OBJECTIVE: To examine the role of anxiety disorders in the development of sex differences in the risk of major depression. DESIGN: An epidemiologic study. PATIENTS: This study surveyed 1007 young adults, randomly selected from a large HMO in southeastern Michigan. METHOD: The National Institute of Mental Health's Diagnostic Interview Schedule was administered to measure major depression and specific anxiety disorders (as per Diagnostic and Statistical Manual of Mental Disorders, third edition revised, guidelines). A composite variable--"any anxiety"--was used, and age of onset was defined as the age at which the earliest anxiety disorder began. RESULTS: Prior anxiety signaled an increased risk for major depression in both sexes. Women were not more vulnerable than men to becoming depressed after an anxiety disorder. Prior anxiety disorders accounted for a considerable part of the sex differences in major depression. Controlling for prior substance use disorder did not alter the results. CONCLUSION: Women's higher rates of anxiety disorders might play a role in their higher risk of depression. Substance use disorder is not men's counterpart of anxiety in terms of its potential role in the onset of depression. Future research should address the question of women's greater risk for anxiety disorders. Intervention trials to examine whether effective treatments of anxiety disorders might reduce the risk of depression would shed light on the mechanisms that link anxiety and depression.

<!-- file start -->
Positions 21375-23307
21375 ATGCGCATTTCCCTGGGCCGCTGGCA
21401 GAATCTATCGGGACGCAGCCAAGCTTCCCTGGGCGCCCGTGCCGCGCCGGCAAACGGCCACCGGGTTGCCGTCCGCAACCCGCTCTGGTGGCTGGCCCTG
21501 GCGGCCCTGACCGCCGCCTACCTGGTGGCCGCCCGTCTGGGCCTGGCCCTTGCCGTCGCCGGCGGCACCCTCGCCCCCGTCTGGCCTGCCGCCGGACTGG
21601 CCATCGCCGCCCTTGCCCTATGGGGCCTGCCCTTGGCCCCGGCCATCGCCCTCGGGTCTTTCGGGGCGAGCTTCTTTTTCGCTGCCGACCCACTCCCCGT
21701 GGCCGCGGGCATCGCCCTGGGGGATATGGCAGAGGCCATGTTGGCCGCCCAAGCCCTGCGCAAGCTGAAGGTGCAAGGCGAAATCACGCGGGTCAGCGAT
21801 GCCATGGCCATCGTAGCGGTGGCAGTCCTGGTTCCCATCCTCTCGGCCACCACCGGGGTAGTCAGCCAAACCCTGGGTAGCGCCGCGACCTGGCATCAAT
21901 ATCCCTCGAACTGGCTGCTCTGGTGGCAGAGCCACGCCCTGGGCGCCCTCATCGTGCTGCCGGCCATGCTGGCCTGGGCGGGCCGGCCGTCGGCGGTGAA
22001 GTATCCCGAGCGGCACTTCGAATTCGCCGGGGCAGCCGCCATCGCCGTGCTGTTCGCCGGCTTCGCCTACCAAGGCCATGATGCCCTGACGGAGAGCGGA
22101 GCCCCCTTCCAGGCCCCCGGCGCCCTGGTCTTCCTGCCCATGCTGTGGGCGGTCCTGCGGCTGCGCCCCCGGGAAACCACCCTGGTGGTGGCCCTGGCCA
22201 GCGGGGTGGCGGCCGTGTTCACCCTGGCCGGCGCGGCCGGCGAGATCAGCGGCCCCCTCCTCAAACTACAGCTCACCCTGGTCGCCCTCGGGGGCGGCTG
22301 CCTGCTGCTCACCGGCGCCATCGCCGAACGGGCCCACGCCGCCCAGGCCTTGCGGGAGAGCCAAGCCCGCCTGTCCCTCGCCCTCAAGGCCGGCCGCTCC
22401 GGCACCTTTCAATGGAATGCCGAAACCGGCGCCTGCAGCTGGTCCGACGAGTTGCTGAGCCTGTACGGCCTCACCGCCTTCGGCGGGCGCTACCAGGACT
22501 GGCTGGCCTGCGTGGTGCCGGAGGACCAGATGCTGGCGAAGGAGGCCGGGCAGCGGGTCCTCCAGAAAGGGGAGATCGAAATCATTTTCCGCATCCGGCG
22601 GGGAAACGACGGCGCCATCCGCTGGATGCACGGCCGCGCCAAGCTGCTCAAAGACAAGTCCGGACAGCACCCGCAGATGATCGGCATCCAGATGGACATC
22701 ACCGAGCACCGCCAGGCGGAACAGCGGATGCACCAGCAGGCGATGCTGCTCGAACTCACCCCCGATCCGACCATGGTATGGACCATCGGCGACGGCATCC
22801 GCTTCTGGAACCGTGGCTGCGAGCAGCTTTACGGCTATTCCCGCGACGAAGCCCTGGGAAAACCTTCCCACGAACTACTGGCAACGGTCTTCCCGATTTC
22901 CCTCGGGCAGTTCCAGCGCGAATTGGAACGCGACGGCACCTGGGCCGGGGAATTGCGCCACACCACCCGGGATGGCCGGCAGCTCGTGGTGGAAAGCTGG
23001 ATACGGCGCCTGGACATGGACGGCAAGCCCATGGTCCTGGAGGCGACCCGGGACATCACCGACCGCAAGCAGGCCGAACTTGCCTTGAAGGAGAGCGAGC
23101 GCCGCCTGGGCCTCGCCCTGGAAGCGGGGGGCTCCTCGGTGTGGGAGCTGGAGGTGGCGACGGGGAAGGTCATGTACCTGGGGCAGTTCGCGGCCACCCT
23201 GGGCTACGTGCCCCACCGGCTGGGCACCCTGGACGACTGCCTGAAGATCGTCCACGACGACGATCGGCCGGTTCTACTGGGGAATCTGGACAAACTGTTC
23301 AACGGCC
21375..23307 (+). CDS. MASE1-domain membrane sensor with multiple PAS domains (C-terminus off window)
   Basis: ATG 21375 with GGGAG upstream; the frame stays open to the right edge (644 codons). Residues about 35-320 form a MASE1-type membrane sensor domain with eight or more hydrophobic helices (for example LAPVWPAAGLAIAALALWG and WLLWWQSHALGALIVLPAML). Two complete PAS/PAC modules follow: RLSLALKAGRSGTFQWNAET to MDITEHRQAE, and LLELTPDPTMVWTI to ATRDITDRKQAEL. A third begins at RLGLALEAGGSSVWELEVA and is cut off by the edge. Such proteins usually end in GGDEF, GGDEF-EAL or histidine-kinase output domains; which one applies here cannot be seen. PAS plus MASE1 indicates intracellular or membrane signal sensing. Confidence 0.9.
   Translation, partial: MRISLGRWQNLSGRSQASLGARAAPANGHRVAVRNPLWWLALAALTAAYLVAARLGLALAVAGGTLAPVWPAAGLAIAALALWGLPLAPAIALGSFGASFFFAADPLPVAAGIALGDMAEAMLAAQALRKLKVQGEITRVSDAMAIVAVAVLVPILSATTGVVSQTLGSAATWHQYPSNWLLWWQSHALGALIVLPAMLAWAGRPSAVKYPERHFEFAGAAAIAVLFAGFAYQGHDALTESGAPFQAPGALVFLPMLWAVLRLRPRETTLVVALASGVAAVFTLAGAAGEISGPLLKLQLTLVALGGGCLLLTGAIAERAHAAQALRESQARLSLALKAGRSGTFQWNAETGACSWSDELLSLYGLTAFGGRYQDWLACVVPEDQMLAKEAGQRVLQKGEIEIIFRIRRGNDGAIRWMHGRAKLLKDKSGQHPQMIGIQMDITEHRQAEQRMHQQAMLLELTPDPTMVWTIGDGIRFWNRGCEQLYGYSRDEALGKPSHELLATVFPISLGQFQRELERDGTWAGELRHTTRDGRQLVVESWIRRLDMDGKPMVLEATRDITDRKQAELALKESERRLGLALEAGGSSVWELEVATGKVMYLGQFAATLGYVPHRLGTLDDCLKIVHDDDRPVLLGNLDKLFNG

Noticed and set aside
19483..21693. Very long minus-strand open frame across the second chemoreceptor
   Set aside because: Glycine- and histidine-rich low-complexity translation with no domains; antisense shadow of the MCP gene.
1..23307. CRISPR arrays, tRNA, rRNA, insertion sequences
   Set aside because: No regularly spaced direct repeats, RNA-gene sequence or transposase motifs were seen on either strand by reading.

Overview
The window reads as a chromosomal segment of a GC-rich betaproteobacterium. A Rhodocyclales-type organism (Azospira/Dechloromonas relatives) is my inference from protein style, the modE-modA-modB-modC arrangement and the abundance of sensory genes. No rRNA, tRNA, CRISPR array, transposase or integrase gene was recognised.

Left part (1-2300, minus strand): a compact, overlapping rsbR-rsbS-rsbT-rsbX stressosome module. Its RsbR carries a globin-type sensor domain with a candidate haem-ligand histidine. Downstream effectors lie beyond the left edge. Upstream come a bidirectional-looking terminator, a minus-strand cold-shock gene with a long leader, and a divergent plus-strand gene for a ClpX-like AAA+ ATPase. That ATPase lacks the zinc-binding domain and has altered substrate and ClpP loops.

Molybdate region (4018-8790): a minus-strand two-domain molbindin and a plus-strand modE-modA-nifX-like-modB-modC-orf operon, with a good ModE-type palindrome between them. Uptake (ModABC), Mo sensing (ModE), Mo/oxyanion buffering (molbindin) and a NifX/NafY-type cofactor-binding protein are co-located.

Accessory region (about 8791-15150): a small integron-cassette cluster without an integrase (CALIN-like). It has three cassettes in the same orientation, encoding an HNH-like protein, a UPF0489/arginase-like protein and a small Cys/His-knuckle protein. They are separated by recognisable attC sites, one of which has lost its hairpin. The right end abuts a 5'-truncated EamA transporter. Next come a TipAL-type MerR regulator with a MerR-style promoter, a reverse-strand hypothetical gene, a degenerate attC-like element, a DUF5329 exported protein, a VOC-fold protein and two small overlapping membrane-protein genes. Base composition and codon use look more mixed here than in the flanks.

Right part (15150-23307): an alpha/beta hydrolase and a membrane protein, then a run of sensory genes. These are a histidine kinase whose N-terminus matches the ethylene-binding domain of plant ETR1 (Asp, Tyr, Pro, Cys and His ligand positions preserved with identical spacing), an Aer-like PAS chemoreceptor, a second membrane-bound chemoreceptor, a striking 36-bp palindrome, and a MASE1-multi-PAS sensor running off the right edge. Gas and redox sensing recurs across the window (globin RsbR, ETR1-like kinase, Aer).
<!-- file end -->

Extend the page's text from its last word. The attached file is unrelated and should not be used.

|Number of pages
|Journal of Gender-Specific Medicine
|Published - Dec 1998
ASJC Scopus subject areas
- Pathology and Forensic Medicine